Japanese Post-Rock Quartet MONO's Epic Bombast Arrives in Hamden on Oct. 26

EntertainmentMusicArts and CultureMoviesBig Black (music group)

In some alternate universe, where an instrumental post-rock band’s greatness is measured by how many glockenspiel players they have, MONO, with four, reigns supreme.

Here, of course, that’s not how it works. Still, MONO’s bombast, their frantic guitar strum-and-sustain, their sense of melody, all of which would mean nothing without quiet, glockenspiel-friendly moments (there’s always one around the corner) to serve as a counterbalance, fare well against other post-shoegaze, My Bloody Valentine-worshipping acts. Since the late 1990s, MONO, a Japanese quartet, has been consistent, touring behind orchestral-rock studio albums, several EPs, two DVDs and a live album, 2010’s Holy Ground, recorded live in New York City with the Wordless Music Orchestra. Earlier this year, MONO released For My Parents, their sixth studio album, and the first in nearly a decade not to be recorded by Steve Albini, the former Big Black member and sonic guru behind major records by Nirvana, Slint and the Pixies.

 

Guitarist Takaakira Goto, by e-mail, said their decision not to use Albini was meant to knock the group out of its comfort zone. “Steve Albini has been so wonderful to work with for many albums and we developed a great respect and trust for him over the years,” Goto wrote. “For this new album, we wanted to challenge ourselves by seeking out a new producer. Working with Henry Hirsch in his gorgeous studio was a pleasure and we are happy with what the album became.”

If the move worked, it’s not necessarily apparent on the surface of For My Parents, which faithfully follows 2009’s Hymn to the Immortal Wind's pacing. You can imagine yourself listening to either record while playing a first-person video game with the sound turned down (or, for that matter, watching an anime, nature or slo-mo extreme-sports flick). “Legend,” the 11-plus-minute, prelude-like opener — maybe it seems prelude-like because it’s the first track — downshifts sensibly into hushed-dynamic territory halfway through, before building up (as expected) to a finale/ending, in this case an epic, ascending major scale that rises and rises, even as you hope it’ll switch directions. For My Parents plays out like a meditation on tension and release. No MONO song, for that matter, would be complete without a crescendo or two; “Nostalgia” has three crescendos, “Dream Odyssey” and “Unseen Harbor” two each. (The two crescendos in “A Quiet Place (Together We Go),” as you’d expect, are relatively muted.)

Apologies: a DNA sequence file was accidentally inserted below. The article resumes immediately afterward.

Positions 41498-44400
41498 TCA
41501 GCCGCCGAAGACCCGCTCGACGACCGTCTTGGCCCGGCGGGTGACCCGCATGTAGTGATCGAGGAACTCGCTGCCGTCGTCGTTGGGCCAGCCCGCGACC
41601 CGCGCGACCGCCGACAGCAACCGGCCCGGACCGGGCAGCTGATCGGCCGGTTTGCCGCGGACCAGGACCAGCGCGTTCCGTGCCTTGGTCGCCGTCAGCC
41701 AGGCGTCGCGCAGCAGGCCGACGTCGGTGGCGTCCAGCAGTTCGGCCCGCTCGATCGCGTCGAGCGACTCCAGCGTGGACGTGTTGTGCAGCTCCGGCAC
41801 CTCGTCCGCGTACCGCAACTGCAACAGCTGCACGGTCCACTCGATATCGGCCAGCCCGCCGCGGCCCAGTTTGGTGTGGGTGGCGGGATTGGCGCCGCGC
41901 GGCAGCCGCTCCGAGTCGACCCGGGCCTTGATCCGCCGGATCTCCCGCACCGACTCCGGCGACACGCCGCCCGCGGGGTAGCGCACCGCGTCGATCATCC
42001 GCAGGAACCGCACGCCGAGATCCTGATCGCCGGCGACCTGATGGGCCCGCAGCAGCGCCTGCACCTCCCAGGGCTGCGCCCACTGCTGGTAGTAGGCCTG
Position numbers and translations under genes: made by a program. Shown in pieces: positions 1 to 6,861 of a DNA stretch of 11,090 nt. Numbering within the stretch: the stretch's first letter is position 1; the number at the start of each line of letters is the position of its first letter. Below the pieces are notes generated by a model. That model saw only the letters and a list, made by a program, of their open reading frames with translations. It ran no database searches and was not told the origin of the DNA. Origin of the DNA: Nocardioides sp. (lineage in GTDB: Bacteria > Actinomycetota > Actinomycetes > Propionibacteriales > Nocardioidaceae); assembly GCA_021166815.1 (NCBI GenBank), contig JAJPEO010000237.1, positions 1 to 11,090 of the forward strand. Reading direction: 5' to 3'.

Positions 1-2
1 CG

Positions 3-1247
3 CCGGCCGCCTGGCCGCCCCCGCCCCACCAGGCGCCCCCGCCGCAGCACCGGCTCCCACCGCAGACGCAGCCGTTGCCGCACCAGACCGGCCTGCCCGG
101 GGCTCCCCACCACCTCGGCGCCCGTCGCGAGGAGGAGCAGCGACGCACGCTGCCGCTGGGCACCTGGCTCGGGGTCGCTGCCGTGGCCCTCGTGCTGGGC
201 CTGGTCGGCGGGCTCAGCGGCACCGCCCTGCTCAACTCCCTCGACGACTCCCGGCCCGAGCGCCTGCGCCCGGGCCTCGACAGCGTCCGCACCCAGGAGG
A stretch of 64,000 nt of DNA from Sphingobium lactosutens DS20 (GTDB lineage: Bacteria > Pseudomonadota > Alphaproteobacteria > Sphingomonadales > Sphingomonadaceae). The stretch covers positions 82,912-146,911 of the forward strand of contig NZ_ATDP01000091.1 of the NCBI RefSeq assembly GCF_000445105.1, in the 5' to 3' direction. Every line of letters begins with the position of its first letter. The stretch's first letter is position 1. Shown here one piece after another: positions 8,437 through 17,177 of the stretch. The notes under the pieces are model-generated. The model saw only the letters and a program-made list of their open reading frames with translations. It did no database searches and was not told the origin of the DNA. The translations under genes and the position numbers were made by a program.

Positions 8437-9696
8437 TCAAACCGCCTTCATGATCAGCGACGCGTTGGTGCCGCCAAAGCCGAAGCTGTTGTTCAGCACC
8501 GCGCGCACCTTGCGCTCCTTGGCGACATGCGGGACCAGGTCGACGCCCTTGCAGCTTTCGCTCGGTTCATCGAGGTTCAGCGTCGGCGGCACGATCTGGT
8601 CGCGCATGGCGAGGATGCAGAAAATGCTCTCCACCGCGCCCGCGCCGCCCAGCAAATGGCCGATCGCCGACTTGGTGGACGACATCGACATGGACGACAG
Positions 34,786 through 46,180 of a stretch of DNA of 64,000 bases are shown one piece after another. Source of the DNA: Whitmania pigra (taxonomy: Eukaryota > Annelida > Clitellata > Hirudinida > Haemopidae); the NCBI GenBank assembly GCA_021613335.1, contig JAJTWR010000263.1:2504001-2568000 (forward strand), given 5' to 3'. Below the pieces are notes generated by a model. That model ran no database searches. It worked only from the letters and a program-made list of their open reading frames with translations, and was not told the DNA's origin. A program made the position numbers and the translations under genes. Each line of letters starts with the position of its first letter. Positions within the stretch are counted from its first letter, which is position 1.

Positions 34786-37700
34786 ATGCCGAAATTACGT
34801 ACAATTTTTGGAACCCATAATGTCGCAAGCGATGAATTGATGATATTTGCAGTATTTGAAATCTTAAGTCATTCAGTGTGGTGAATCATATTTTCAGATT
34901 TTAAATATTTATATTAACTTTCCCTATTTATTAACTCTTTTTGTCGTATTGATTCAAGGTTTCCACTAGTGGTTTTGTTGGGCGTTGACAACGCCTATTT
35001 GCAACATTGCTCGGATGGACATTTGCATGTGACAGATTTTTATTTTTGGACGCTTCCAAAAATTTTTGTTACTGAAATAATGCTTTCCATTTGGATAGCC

Goto said the material for a MONO record has to be completely finished before the band enters a studio. “If we’re working with an orchestra,” he wrote, “we have to complete the scores and send to the set players in advance as well. This is mostly due to time constraints. We travel overseas to record so there is not much flexibility in our recording schedule. It helps to be prepared as much as possible.” Once they finish writing the songs in Tokyo, Goto said, the band practices during the months leading up to the recording date. The producer’s role, then, is to try to flesh out what they sound like in a live setting, “someone who helps us maintain the natural quality of the songs.”

MONO songs run anywhere from five to 15 minutes long. From a compositional standpoint, you’d think there’s something about extended song forms that appeals to Goto, MONO’s primary writer, but he suggests not. “This is kind of unintentional,” Goto wrote. “Somehow our songs tend [to] unfold this way during the writing process. During songwriting, there (hopefully) comes a point in which the song almost begins to write itself. The melody knows where it wants to go, where it should go. And for the past few albums, our songs take longer to build up and reach a climax. However, we are still open to all time spans and have recently been experimenting with smaller pieces as well.”

The group also felt it was time to honor the much-overlooked parent/child relationship on this particular record. “This album was something that needed to be written,” Goto said, “and it was something we wanted to do while we still had the chance.” The story behind For My Parents, Goto wrote, is this: “We all eventually lose the thing that made us. It's the way of nature. I was inspired by the idea of a young boy spending a lifetime growing out of his childish ways, and learning how to embrace his parents as they became elderly and frail. After years of exploring, searching ourselves, and composing pieces, we found ourselves with more questions than answers. When we could not find these answers in the outside world, we were bound to turn inward. And so we went back to our roots. What cannot be explained in words to parents, we hope can be captured by this album.”

If rock terms fail to provide a lexicon for discussing MONO, you can always look to classical music and film for appropriate models. They do.

“Beethoven, Sergei Rachmaninoff, and Henryk Górecki are some of our favorite composers,” Goto wrote. “We love cinema, particularly films that are poetic, epic, but still somehow small. Something that helps us understand the grand scheme of the universe. We love films that have a balance of beautiful artistry, intense emotion, and powerful storytelling.”

MONO, w/ Chris Brokaw (from Codeine). Oct. 26, 10 p.m., $15, The Space, 295 Treadwell St., Hamden, (203) 288-6400, manicproductions.org.

mhamad@newhavenadvocate.com

Copyright © 2014, Los Angeles Times
Comments
Loading